Big Thompson flows are stable below Lake Estes and if you make adjustments throughout the day, you’ll have a great time! This time of year, the morning hours are our favorite as hatch activity is strong and trout feed on or near the surface. Midges are predominant during the early morning. After 10 am, be on the lookout for rising trout during caddis and PMD hatches. An Elk Hair Caddis or Parachute PMD will fool trout during these hatches. If trout are sipping below the surface, trail a Sparkle Pupa behind the Elk Hair and a Barr’s Emerger behind the PMD. Focus on the banks, outer seams, tailouts and soft pools. During the afternoon, switch to a hopper dropper or light nymph rig. Trout will slide into riffles, transitions and pockets. Classic patterns such as Amy’s Ants, Chubby Chernobyls and Hippy Stompers are great options for trailing 1-2 nymphs and a small split shot. Prince Nymphs, Mercury Pheasant Tails, Guide’s Choice Hare’s Ears, Frenchies, Rainbow Warriors, Sparkle Wing RS2s and purple Zebras are getting attention from trout, sub-surface.
The Big Thompson, commonly referred to as the Big T, is a beautiful river that originates high in Rocky Mountain National Park. This small-medium sized river flows through Rocky Mountain National Park and the town of Estes Park before feeding into Lake Estes. Below Lake Estes, the river continues along Highway 34 through Drake, eventually making its way to the town of Loveland. The Big T flows through various types of terrain, offering anglers a variety of scenic and fishing opportunities. The stretch of river that flows through Rocky Mountain National Park is in an open meadow setting and contains brown trout, rainbow trout, brook trout and if you’re lucky, greenback cutthroat. Below Lake Estes, anglers will find themselves in a canyon setting dominated by pocket water with a select number of deep pools and runs. Brown and rainbow trout in the 10 – 12” range can be found in this stretch.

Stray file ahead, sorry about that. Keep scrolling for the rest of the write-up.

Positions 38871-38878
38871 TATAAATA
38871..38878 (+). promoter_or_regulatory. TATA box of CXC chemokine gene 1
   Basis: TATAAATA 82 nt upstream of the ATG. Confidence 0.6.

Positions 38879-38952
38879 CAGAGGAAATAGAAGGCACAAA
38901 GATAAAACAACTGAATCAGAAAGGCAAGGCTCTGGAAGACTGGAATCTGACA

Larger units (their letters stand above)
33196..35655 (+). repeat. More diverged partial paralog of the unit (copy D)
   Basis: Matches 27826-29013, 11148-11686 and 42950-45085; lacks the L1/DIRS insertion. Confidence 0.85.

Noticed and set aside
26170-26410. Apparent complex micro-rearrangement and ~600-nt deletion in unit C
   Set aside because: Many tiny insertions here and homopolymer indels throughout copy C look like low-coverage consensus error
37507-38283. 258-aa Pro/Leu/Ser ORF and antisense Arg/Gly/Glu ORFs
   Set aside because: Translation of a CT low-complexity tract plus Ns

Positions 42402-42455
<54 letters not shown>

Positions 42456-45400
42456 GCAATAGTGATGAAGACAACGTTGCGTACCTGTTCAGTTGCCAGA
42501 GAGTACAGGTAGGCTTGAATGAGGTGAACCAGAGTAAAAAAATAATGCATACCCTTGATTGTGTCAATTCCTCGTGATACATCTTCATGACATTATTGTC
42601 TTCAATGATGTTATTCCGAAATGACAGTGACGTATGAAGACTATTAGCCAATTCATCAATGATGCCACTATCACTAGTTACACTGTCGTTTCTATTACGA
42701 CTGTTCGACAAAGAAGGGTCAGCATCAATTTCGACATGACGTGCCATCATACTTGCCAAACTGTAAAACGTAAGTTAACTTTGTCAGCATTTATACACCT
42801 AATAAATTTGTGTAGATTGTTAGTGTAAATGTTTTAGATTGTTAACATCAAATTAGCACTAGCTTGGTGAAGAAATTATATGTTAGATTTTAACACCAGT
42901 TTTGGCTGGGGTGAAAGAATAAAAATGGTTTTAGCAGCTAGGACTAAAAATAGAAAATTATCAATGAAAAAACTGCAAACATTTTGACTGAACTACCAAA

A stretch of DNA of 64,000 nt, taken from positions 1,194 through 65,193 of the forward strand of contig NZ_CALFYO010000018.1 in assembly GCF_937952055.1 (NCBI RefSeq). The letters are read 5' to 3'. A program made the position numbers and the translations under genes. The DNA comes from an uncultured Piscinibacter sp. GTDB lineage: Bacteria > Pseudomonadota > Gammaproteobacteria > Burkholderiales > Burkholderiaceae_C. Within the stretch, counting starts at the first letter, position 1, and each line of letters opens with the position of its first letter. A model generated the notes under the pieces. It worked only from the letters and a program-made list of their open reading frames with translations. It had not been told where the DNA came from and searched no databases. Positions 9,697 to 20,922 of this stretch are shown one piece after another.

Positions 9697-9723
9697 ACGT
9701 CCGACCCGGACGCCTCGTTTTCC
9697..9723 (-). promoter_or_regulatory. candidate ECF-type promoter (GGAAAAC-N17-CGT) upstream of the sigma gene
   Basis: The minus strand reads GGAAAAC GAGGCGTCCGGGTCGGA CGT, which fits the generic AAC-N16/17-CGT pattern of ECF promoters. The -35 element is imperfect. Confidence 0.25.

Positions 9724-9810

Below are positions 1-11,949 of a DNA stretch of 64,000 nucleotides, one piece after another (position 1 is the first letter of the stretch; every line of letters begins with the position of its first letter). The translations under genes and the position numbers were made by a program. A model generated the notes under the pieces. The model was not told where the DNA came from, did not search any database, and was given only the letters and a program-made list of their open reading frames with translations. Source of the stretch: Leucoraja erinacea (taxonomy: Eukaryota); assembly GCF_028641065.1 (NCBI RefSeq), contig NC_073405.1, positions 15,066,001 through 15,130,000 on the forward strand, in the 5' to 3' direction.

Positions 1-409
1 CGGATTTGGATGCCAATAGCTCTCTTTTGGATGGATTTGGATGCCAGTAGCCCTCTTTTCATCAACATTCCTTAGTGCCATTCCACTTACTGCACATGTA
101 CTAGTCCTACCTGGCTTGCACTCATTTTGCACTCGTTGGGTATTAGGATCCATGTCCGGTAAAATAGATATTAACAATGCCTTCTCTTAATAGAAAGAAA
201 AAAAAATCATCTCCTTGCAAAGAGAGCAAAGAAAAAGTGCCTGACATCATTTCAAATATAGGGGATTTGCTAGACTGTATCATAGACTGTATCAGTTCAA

The Big Thompson is a diverse river that is friendly to anglers of all skill sets. The stretch that flows through Moraine Park in Rocky Mountain National Park is highly sought after during the summer months. During the summer, this stretch tends to see a lot of foot traffic, so stealthy fishing is required to not spook the trout. Fishing dry and dry dropper setups is the preferred method in Moraine Park. Below Lake Estes, pocket water is prevalent, which may test your ability to fish tight pockets. Nymphing is a productive method year-round, while dry and dry dropper setups are productive during the summer and fall. Overall, the ideal time to fish the Big Thompson is during the summer and fall months. However, if you’re looking to fish during the winter, the section directly below the Lake Estes/Olympus Dam is classified as a tailwater and usually remains ice-free.
The Big Thompson has many access points with varying levels of difficulty. In order to fish Moraine Park, anglers will need to purchase a $25 National Parks day pass. Moraine Park is located just under 3 miles from the Beaver Meadows Entrance Station on the south side of Estes Park. Below Lake Estes, anglers can access the tailwater section via a public park on Mall Rd. Downstream of the tailwater, there are a number of pull offs along Highway 34 that anglers can use to access the river. Be conscious of private property when fishing along Highway 34. In general, the bank that borders the road is public and the property along the far bank tends to be private.